Take the 2-minute tour ×
Unix & Linux Stack Exchange is a question and answer site for users of Linux, FreeBSD and other Un*x-like operating systems.. It's 100% free, no registration required.

How do I list both programs that came with my distribution and those I manually installed?

share|improve this question
5  
Which distribution? Each distribution has different installing tools. –  Matteo Sep 18 '11 at 19:43
    
Hm, I'm interested in Red Hat, Ubuntu, and cygwin. Is there a distribution-free way to list the programs with some command line argument? –  InquilineKea Sep 18 '11 at 20:07
    
No, there isn't, as the package managers differ. –  Chris Down Sep 18 '11 at 20:19

3 Answers 3

up vote 26 down vote accepted

That depends on your distribution.

  • Aptitude-based distributions (Ubuntu, Debian, etc): dpkg -l
  • RPM-based distributions (Fedora, RHEL, etc): rpm -qa
  • pkg*-based distributions (OpenBSD, FreeBSD, etc): pkg_info
  • Portage-based distributions (Gentoo, etc): equery list or eix -I
  • pacman-based distributions (Arch Linux, etc): pacman -Q
  • Cygwin: cygcheck --check-setup --dump-only *
  • Slackware: slapt-get --installed

All of these will list the packages rather than the programs however. If you truly want to list the programs, you probably want to list the executables in your $PATH, which can be done like so using bash's compgen:

compgen -c

Or, if you don't have compgen:

#!/bin/bash
IFS=: read -ra dirs_in_path <<< "$PATH"

for dir in "${dirs_in_path[@]}"; do
    for file in "$dir"/*; do
        [[ -x $file && -f $file ]] && printf '%s\n' "${file##*/}"
    done
done
share|improve this answer
2  
And for RPM based systems (Red Hat, SuSE, CentOS, etc.): rpm -qa –  nos Sep 18 '11 at 21:10
    
I thought I had listed that one! I guess I deleted it by accident in my draft. Thanks for letting me know. –  Chris Down Sep 18 '11 at 21:17

Answering the second part of the question (nothing really to be added to Chris' answer for the first part):

There is generally no way of listing manually installed programs and their components. This is not recorded anywhere if you didn't use a package manager. All you can do is find the binaries in standard locations (like Chris suggested) and in a similar way, guess where some libraries or some manual pages etc. came from. That is why, whenever possible, you should always install programs using your package manager.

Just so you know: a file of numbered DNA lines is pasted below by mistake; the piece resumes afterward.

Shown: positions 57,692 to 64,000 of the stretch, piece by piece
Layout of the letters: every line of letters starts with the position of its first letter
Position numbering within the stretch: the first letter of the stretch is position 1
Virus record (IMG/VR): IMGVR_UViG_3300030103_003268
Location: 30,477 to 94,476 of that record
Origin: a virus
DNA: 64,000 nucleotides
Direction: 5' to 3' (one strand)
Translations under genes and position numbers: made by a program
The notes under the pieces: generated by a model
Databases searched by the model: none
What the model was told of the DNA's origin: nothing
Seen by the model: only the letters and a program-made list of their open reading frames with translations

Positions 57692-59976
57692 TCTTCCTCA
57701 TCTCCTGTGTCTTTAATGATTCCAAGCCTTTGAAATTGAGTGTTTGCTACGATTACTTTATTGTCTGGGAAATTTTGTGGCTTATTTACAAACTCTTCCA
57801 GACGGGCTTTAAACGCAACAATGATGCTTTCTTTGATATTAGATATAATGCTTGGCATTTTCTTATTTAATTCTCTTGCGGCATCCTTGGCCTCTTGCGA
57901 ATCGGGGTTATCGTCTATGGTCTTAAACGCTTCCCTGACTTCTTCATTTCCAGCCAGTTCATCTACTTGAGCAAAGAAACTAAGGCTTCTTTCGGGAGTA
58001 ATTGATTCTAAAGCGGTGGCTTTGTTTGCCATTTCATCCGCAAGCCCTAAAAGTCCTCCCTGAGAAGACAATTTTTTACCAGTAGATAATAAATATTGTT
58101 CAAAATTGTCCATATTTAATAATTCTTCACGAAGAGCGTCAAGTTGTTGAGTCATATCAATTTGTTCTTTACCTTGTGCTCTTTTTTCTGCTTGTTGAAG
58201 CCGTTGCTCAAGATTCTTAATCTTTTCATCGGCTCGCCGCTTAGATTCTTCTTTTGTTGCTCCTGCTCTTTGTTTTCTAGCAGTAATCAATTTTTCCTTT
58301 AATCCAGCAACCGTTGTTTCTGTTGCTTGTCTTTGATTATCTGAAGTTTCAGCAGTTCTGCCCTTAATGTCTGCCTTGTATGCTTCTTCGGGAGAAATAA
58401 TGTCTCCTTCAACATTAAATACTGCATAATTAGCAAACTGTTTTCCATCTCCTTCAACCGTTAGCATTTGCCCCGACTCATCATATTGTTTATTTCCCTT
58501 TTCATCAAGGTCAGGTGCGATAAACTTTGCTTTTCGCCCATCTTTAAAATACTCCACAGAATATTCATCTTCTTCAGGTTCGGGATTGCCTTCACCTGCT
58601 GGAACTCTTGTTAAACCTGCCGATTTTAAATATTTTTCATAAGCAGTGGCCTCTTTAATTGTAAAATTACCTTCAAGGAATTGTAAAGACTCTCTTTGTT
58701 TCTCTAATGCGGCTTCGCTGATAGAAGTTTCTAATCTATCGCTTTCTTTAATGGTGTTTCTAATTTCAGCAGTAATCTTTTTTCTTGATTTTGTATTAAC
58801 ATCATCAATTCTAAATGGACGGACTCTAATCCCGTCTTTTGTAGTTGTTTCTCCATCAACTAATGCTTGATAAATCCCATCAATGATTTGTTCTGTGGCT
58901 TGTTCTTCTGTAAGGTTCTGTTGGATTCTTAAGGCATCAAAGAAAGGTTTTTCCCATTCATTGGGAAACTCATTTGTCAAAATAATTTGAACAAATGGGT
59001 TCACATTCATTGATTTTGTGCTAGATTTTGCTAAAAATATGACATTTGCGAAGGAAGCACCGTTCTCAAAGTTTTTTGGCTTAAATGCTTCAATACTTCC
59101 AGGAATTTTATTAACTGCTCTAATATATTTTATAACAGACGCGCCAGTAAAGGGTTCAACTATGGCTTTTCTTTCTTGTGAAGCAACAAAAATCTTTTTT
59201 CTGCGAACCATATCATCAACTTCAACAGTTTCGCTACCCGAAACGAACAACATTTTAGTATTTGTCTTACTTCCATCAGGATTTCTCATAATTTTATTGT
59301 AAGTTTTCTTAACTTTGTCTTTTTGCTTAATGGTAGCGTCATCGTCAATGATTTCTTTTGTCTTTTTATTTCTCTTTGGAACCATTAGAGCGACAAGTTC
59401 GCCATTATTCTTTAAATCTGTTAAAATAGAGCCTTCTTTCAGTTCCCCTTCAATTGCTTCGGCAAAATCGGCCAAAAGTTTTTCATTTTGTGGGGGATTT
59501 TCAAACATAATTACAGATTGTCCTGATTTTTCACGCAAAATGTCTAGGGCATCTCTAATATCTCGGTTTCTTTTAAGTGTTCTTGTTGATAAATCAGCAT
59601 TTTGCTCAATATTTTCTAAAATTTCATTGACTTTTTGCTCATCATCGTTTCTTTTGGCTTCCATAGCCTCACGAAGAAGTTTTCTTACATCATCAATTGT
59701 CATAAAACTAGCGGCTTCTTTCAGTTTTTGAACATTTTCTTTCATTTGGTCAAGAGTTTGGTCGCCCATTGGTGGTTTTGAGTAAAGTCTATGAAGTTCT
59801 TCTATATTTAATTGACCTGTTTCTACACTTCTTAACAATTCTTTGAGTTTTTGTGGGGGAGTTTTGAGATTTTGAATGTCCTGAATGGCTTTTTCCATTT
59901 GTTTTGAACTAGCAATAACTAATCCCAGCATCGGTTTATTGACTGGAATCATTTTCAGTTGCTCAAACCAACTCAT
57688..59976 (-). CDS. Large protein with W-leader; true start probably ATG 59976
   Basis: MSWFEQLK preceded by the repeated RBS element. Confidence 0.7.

share|improve this answer

Programs should be reachable via the PATH, so just list everything in the path:

ls ${PATH//:/ }/

Expect a result of about 3k-4k programs.

To exclude a probable minority of false positives, you may refine the approach:

for d in ${PATH//:/ }/ ; do 
    for f in $d/* ; do  
        test -x $f && test -f $f && echo $f
    done
done

It didn't make a difference for me.

share|improve this answer
1  
Note that this will also potentially list various non-programs as well (subdirectories of directories in $PATH, etc). –  Chris Down Mar 25 '12 at 3:03
    
I added a test, but it didn't make a difference for me (how useful is a directory in a directory in the path, which isn't itself in the path?). But for cases, where you rely on correctness, it might be useful. –  user unknown Mar 25 '12 at 5:42

Your Answer

 
discard

By posting your answer, you agree to the privacy policy and terms of service.

Not the answer you're looking for? Browse other questions tagged or ask your own question.